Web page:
The weather is another character along with the environment that together shapes her body, while her spirit is strengthened by the things she discovers about her self and her relationship with Boone. As with our lives in Alaska, weather is consistently a part of every story, if it isn’t the main character of the story, it provides a supporting element–often the main element. If it isn’t the land that is shaping the man within many of these stories than the weather is. Together land and weather help shape the stories and lives within this book just at it causes us to consistently be ready for whatever it will bring us.

  • Patricia

    The Last New Land by Mergler has provided us with many interesting stories where the Alaskan climate is an important part of them. Susan Zwinger’s story “The Man All Covered with Mouths” mentions one of her many journeys when she went to Atigun Pass quote “From it: such a thunderstorm display! Not just one, but many of them at great distance, rolling themselves over peaks from far west, Gates of the Arctic National Park and Preserve, crashing like surf in the north, threatening from the east.” (The Last New Land, pg.723) This excerpt expresses how extreme and difficult can be the climate. In this particular case, it is referring to the thunderstorms in this part of Alaska. It is important to mention that the author uses the word “many” when mentioning thunderstorms making the reader reflect on the difficulties that people may encounter due to the thunderstorms that come from the west, smash into the north and finally threats the east. It is important to notice the exclamation mark used at the beginning of the excerpt, which shows how surprised Susan Zwinger is regarding this thunderstorm phenomenon. Another story is Let Us Die Trying by Velma Wallis, which is about two Athabaskan old women that unfortunately were abandoned by their people referred in the story as “The People”. This story expresses concern about survival. Will they be able to survive alone without the help of The People and find food knowing how cold the climate can be in Alaska? I believe this is the main question these women ask themselves. “Ch’idzigyaak shuddered to think of the melting frost dripping on them in the cold weather. How had they managed before? Ah, yes! The younger ones were always there, piling wood on the fire, peering into the shelter to make sure that the elders’ fire did not go out.” (The Last New Land, pg. 472) This excerpt expresses how afraid they were of the weather because it is so cold. This excerpt entails how difficult is to survive in a very cold weather without assistance of others. The weather is so cold that these women are afraid to die which makes me reflect on how brave are the Athabaskan women and how important is the weather as part of life. Survival in this story depends on the weather.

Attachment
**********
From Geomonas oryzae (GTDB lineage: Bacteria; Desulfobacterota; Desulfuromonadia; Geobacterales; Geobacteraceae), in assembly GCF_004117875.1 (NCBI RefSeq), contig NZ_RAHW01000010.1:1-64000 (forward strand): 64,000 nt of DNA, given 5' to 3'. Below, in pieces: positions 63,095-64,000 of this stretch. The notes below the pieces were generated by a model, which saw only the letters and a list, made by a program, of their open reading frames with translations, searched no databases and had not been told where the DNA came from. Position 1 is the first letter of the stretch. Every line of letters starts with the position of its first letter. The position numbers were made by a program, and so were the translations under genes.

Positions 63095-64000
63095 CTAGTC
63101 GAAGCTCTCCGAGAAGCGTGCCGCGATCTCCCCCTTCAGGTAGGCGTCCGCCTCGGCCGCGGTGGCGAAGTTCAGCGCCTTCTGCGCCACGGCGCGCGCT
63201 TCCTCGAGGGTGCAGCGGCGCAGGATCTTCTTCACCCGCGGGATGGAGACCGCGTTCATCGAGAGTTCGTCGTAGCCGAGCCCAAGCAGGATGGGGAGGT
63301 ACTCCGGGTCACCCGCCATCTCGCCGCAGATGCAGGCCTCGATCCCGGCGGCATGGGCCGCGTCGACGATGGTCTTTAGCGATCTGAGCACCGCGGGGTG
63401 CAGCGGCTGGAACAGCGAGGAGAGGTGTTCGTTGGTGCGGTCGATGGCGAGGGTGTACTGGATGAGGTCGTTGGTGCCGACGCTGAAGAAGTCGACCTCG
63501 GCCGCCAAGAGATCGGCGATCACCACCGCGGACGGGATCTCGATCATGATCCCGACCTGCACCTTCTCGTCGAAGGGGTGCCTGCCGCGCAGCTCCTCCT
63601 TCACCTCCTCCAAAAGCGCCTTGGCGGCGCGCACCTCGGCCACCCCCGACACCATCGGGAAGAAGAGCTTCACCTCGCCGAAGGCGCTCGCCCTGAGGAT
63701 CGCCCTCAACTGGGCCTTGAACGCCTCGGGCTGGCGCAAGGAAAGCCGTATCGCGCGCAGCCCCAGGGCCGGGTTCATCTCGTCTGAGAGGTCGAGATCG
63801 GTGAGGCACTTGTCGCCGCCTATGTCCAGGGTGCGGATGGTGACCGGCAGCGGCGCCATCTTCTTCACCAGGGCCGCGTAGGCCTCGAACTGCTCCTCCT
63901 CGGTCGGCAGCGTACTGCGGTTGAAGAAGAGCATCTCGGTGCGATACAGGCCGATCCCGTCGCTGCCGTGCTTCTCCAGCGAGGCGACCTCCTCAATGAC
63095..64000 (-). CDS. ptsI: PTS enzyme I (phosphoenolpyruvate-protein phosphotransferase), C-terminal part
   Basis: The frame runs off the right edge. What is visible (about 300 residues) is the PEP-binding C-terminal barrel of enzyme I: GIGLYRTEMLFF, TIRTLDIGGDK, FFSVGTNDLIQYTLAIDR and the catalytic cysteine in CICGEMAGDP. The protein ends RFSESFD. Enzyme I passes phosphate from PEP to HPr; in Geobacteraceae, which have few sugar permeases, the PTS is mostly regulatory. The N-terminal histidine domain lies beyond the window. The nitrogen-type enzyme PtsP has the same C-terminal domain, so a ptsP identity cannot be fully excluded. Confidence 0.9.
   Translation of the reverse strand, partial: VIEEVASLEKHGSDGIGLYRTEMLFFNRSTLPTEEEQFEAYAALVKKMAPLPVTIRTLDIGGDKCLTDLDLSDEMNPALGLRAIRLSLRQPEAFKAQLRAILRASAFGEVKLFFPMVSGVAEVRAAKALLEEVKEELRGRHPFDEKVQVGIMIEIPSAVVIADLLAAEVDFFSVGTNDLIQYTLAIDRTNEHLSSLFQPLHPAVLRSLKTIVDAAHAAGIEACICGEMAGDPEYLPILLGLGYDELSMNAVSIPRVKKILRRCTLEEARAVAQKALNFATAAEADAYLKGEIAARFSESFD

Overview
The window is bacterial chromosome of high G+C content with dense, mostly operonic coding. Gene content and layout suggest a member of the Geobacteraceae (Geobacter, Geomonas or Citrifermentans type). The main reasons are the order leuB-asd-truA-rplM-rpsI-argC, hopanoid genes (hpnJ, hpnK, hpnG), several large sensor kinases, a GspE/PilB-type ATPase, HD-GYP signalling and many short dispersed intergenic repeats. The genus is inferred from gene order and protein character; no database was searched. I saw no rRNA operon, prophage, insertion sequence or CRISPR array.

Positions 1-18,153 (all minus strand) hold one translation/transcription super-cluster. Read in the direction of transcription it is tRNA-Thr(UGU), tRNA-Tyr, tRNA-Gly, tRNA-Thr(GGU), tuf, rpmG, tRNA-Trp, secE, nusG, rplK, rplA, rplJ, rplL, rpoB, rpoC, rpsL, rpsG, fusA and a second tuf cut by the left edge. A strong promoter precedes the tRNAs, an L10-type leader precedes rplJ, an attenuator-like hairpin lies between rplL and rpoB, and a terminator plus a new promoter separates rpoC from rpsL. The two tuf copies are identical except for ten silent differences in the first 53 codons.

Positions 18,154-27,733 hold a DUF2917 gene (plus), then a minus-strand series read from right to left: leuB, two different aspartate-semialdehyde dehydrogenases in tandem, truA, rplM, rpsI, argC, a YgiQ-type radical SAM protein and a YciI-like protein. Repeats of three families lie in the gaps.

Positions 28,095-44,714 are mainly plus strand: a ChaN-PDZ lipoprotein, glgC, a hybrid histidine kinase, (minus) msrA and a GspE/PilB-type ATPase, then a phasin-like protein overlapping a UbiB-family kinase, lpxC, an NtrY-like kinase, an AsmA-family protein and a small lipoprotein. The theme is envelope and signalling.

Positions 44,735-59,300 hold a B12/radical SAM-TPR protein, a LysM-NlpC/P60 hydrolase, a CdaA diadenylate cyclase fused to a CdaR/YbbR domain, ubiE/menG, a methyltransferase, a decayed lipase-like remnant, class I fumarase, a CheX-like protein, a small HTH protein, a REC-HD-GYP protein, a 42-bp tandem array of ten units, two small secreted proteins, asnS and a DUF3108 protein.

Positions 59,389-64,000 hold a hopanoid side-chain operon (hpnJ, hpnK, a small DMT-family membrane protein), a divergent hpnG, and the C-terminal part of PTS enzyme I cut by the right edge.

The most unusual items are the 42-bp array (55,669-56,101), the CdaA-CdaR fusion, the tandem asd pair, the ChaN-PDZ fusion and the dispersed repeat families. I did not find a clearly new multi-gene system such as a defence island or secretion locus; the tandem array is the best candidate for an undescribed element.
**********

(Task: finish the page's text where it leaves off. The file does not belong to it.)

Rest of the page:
• Imaginary Chaos

    I think that there are many short stories and poems that are in The Last New Land that involve severe weather or climate conditions or even just the seasons. For example Linda Schandelmeier’s poem “Winter” on page 643 is about the ravens trying to stay warm during winter, which as all Alaskans know, gets very cold. The temperatures that the ravens endure here in Alaska amaze me. Jack London’s short story “To Build a Fire” on page 486 is a very memorable story from this book about being in Alaska’s harsh weather.